As my children grow older I start to give them more responsibility for their learning – they are more involved in choosing subjects, resources, and settling their routine. They don’t have complete freedom – I still give them boundaries to work within, but those boundaries widen as the years go along. In order to help them transition to being more involved and responsible we have parent-student meetings.
I tend to have two types of ‘meetings’ with my kids – one where we discuss heart issues and one where we discuss the details of their homeschooling. Though these issues over lap – as we are about teaching, training and guiding the whole child not just the intellect – I find relationally they come from different perspectives and look different so I approach them slightly differently.
For this parent-student meeting we are addressing the issues that directly affect their study and focus projects – the things that they spend their time on though it may well include attitudes and habits but it starts with the direction of their studies.
I may use formal language in describing this time – it is a meeting, I have done research, we set goals etc, but reality is that it is a relational time. I want my teens to know that I am on their side, that I want them to succeed, that I respect their feelings and how they understand themselves. I also want them to know that I know more about the world than they do, and that my knowledge and experience is at their disposal. So this ‘meeting’ is really just a catch up – a heart to heart talk, but mostly with clear goals and fresh focus being the outcome.
Before such a meeting can take place I need to do some ‘research’. For the parent research involves prayer, observation, talking to our spouse, reading and taking notes. I like to get together with my kids having some idea of what areas we need to discuss. Unless my child knows exactly where they are going and what they need to get there, they need me to help them see the wide world, the possibilities and opportunities, and the processes they’ll need to take. Highschool years are about preparing them for the years ahead. This meeting is about plotting their way – I need to have some ideas to discuss with my kids hence my research, but because we are in this together, I need to hold lightly to my ideas until we decide together how we are going to progress.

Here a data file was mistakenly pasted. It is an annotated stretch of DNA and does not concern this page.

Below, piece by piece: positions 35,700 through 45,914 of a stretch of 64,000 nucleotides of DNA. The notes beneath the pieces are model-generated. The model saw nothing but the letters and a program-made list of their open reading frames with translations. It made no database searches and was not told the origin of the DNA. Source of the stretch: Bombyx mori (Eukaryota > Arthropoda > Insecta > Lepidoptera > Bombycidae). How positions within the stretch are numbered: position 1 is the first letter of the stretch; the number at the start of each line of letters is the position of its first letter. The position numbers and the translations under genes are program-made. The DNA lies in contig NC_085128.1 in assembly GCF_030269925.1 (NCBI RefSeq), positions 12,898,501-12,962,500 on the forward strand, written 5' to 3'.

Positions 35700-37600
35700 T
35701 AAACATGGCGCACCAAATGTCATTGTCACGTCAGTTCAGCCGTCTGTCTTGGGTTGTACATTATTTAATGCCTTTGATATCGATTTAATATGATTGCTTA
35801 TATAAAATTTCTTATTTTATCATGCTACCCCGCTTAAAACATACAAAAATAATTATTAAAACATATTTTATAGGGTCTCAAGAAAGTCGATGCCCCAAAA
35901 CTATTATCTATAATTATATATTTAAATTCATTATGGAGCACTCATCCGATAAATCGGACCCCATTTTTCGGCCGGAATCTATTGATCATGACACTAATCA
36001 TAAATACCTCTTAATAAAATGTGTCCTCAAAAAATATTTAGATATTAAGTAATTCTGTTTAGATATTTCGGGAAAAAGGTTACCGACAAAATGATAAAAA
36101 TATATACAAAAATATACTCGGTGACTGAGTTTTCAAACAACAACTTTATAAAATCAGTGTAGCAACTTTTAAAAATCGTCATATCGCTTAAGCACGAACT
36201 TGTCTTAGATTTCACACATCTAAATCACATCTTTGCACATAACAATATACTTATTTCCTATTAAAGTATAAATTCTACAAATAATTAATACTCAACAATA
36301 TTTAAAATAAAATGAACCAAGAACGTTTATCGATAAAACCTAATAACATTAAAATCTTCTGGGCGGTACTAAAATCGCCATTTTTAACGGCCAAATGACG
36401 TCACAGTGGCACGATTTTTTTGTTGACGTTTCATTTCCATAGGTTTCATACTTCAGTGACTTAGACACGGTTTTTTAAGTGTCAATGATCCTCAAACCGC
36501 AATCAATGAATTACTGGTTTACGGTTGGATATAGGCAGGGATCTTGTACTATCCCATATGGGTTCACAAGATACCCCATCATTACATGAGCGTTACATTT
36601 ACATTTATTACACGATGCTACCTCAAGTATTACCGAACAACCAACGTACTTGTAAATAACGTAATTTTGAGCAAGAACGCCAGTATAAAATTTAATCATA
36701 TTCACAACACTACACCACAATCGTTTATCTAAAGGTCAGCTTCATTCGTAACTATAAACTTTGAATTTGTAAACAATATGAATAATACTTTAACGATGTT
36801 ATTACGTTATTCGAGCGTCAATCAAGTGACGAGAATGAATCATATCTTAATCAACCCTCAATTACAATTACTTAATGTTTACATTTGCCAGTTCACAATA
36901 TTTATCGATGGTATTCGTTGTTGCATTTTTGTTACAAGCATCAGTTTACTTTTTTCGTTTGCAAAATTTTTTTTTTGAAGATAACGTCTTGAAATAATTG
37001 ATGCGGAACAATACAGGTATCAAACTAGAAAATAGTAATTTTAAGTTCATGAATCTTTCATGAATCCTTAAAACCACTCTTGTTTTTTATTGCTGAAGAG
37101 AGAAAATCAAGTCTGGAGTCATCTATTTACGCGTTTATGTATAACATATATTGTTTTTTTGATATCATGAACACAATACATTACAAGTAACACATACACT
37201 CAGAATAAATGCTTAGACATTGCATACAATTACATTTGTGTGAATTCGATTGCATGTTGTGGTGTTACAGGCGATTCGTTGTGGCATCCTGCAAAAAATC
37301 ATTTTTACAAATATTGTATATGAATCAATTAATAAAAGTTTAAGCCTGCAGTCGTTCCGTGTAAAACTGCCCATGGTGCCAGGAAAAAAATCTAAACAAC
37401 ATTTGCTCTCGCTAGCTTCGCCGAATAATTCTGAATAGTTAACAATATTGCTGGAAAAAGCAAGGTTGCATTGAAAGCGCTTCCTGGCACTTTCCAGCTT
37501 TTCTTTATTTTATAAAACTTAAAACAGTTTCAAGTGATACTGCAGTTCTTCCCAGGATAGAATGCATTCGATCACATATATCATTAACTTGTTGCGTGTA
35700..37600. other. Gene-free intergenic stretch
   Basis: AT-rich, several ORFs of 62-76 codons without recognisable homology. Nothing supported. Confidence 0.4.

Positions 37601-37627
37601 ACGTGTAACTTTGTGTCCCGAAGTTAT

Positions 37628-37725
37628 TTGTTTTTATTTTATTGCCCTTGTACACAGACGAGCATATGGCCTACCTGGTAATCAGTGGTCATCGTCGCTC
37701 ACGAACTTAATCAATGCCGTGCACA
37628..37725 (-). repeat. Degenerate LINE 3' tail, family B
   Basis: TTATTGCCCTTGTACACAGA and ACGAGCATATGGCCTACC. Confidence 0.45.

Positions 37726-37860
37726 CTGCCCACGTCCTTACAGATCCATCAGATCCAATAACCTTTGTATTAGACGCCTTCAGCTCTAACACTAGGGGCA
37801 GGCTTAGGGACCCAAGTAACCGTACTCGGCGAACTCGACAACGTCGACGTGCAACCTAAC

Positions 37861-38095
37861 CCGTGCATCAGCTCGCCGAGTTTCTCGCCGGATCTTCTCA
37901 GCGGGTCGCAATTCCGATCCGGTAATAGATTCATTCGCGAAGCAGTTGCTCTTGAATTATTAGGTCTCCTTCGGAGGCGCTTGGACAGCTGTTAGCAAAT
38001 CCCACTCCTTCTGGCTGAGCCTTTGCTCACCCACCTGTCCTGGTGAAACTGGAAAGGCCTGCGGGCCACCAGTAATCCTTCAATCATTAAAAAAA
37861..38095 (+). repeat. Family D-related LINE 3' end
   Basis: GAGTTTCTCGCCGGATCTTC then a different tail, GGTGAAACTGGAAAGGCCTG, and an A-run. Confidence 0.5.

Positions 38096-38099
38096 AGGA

I also need to give my kids some time to prep themselves as well. Giving them a heads-up is respecting their independence and involvement in their learning and personal growth. So I let the kids know that we need to look at their direction, and set a time. I ask them to gather any ideas they want to talk with me about. Sometimes they raise ideas that need us (either me, or themselves, or us together) to go back and do more research and thinking before we make any clear decisions.
At our meeting we talk about:
- what is going well, and what is not
- our goals – both past, present and future
- ways to meet our current goals; the habits we need to form, and the resources we need to find
I want my kids to be intentional – that is to know where they are going (and why), and to know how they are going to get there. Sometimes it is hard, with teenagers, to see too far ahead – their life is changing so rapidly, so we work with what we’ve got. This is why I have these meetings fairly regularly; we constantly need to be reviewing our goals, tweaking them to fit current vision and opportunities.
As the children grow older our role in their education changes; we are less in charge and more stand with them as partners. We become mentors and facilitators – helping them reach their goals. This can only work as we build on their love of learning and their habit of good character that they have developed over their younger years – it is a progression.
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